Very low birthweight infants are at a high risk for anemia and often need blood transfusions to survive. Some doctors use a higher level and some use a lower level of red blood cells to order a transfusion. A National Institutes of Health-funded study suggests that providing a higher threshold of red cells within clinically accepted limits (i.e., using a higher level of red blood cells when ordering a transfusion) offers no advantage in survival or reduction in neurological impairment over a lower threshold.
This large, multi-center randomized clinical trial was conducted by Dr. Haresh Kirpalani of the University of Pennsylvania, Dr. Edward Bell of the University of Iowa, and colleagues of the Neonatal Research Network including Dr. Rosemary Higgins of George Mason University's College of Health and Human Services, formerly the Project Scientist of the Neonatal Research Network. The study appears in The New England Journal of Medicine and is the largest study to-date to compare thresholds for blood transfusions in premature babies. View a brief video of the findings here.
Very preterm infants (born before 29 weeks of pregnancy) and those weighing less than 1,000 grams (slightly more than 2 pounds) are at high risk for anemia because of their early stage of development, reduced ability to produce red blood cells, and need for blood sampling as part of their intensive medical care. Previous studies suggest that anemic infants who received transfusions at a higher hemoglobin threshold within the currently accepted range would have a lower risk of death or developmental problems. Measuring hemoglobin, a protein produced in red blood cells, indicates the proportion of red blood cells. Hemoglobin transfusion thresholds for preterm infants vary according to weight, stage of maturity and other factors.
Of 845 infants assigned to a higher hemoglobin threshold, 50.1% died or survived with a neurodevelopmental impairment, compared to 49.8% of 847 infants assigned to a lower threshold. When the two component outcomes were evaluated separately, the two groups also had similar rates of death (16.2% vs. 15%) and of neurodevelopmental impairment (39.6% vs 40.3%). The authors evaluated the babies at two years of age and conclude that a higher hemoglobin threshold increased the number of transfusions, but did not improve the chance of survival without neurodevelopmental impairment.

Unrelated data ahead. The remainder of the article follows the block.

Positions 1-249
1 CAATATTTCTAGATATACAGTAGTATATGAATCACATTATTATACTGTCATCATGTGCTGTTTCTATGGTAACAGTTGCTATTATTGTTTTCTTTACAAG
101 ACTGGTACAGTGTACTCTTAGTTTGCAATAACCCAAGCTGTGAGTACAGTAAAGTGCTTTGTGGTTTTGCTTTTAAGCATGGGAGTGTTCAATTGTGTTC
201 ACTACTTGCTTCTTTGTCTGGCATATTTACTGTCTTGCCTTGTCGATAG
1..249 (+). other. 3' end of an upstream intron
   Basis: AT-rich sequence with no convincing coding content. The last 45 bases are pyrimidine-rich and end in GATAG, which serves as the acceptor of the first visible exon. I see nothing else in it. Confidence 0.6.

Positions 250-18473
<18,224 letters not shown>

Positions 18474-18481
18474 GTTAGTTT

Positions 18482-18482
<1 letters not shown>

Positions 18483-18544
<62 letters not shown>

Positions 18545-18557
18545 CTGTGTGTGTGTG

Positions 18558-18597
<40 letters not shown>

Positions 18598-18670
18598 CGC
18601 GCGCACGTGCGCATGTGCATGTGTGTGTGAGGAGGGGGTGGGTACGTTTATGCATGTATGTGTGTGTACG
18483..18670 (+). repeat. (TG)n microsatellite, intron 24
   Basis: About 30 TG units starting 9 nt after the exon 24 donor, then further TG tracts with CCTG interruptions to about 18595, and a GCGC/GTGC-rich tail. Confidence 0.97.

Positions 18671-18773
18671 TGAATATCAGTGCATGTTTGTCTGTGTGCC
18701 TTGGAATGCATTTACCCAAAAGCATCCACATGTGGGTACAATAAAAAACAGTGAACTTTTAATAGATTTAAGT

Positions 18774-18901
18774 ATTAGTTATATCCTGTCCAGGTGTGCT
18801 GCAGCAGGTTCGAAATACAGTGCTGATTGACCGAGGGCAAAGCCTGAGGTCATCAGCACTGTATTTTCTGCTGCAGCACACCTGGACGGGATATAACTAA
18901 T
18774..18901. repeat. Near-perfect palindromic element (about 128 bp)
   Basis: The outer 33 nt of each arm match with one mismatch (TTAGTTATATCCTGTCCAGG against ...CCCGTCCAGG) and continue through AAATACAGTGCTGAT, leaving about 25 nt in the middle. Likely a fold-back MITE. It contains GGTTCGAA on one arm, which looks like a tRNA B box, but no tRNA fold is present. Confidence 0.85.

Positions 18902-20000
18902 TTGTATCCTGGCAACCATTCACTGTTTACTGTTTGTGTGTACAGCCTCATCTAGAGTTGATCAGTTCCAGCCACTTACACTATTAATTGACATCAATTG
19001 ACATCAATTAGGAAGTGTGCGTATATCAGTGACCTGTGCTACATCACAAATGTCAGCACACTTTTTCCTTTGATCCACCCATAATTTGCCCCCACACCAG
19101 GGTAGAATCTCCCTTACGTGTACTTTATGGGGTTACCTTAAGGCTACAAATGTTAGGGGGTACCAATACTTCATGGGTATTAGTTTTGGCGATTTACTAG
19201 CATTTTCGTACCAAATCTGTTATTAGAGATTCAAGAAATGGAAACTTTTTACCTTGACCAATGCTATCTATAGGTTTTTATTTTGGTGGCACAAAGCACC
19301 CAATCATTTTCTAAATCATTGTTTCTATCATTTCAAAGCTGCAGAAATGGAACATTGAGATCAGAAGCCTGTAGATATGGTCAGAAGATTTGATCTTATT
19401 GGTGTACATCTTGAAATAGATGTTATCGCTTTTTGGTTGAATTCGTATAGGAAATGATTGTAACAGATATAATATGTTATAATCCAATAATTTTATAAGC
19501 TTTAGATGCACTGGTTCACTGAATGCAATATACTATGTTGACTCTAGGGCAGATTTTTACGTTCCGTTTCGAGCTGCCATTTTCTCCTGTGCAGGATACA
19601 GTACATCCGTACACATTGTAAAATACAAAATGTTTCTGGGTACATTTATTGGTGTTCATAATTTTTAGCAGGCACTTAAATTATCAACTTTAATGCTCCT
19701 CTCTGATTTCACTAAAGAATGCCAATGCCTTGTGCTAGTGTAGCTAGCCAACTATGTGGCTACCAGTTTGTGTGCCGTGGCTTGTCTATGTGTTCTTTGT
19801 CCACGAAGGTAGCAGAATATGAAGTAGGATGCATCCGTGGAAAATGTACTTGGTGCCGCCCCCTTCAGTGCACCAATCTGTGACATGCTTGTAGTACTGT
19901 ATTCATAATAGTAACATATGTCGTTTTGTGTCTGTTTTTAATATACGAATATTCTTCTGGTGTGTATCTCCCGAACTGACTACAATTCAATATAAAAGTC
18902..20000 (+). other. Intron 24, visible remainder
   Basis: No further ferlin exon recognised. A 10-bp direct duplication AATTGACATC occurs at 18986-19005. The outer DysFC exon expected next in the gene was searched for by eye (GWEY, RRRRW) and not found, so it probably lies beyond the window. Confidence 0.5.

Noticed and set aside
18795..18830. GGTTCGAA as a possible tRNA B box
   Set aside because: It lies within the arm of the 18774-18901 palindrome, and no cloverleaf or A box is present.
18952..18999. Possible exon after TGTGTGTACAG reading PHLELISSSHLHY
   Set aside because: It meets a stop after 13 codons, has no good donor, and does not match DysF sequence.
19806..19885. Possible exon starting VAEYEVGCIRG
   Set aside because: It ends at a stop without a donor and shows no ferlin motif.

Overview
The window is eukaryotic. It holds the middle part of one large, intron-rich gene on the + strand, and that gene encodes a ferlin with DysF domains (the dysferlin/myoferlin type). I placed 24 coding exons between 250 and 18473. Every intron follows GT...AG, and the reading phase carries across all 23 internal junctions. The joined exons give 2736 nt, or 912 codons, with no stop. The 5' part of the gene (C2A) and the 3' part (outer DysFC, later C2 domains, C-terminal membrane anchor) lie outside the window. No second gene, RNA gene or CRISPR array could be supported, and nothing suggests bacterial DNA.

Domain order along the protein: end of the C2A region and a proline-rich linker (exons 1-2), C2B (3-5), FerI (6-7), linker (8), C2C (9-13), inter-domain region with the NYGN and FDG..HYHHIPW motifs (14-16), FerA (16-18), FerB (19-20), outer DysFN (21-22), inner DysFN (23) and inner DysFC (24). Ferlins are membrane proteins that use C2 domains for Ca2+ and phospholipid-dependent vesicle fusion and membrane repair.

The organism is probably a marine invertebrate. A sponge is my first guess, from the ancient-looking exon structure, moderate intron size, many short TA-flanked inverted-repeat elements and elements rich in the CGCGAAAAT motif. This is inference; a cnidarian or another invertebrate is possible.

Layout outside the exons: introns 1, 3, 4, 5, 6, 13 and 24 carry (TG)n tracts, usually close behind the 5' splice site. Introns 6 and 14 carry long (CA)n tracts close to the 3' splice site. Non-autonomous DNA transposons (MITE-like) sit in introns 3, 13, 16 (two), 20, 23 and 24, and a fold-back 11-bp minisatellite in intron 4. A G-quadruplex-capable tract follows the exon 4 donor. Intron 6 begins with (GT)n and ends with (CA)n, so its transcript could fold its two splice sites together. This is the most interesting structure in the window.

"The findings are likely to be used to guide transfusion practice in the future for these infants; studies in premature infants are needed to guide care for these small and vulnerable infants; studies funded by NIH in multi-site networks are vitally important to the health of these fragile babies," explains Higgins.
The babies in this study are currently being seen at five years of age for continued assessment to check for long-term differences in the higher and lower threshold groups.
This study was supported by grants from the National Heart, Lung, and Blood Institute to Drs. Kirpalani, Bell and Das; and by the NICHD to the Neonatal Research Network site investigators. The National Institutes of Health (NIH), the Eunice Kennedy Shriver National Institute of Child Health and Human Development (NICHD), the National Heart, Lung, and Blood Institute (NHLBI), the National Center for Research Resources (NCRR), and the National Center for Advancing Translational Sciences (NCATS) provided grant support for the Neonatal Research Network's Transfusion of Preemies (TOP) trial through cooperative agreements.
About George Mason University
George Mason University is Virginia's largest and most diverse public research university. Located near Washington, D.C., Mason enrolls 39,000 students from 130 countries and all 50 states. Mason has grown rapidly over the past half-century and is recognized for its innovation and entrepreneurship, remarkable diversity and commitment to accessibility. For more information, visit https://www2.gmu.edu/.
About the College of Health and Human Services
George Mason University's College of Health and Human Services prepares students to become leaders and shape the public's health through academic excellence, research of consequence, community outreach, and interprofessional clinical practice. George Mason is the fastest-growing Research I institution in the country. The College enrolls more than 1,900 undergraduate and 1,370 graduate students in its nationally-recognized offerings, including: 5 undergraduate degrees, 13 graduate degrees, and 7 certificate programs. The college is transitioning to a college public health in the near future. For more information, visit https://chhs.gmu.edu/.
New England Journal of Medicine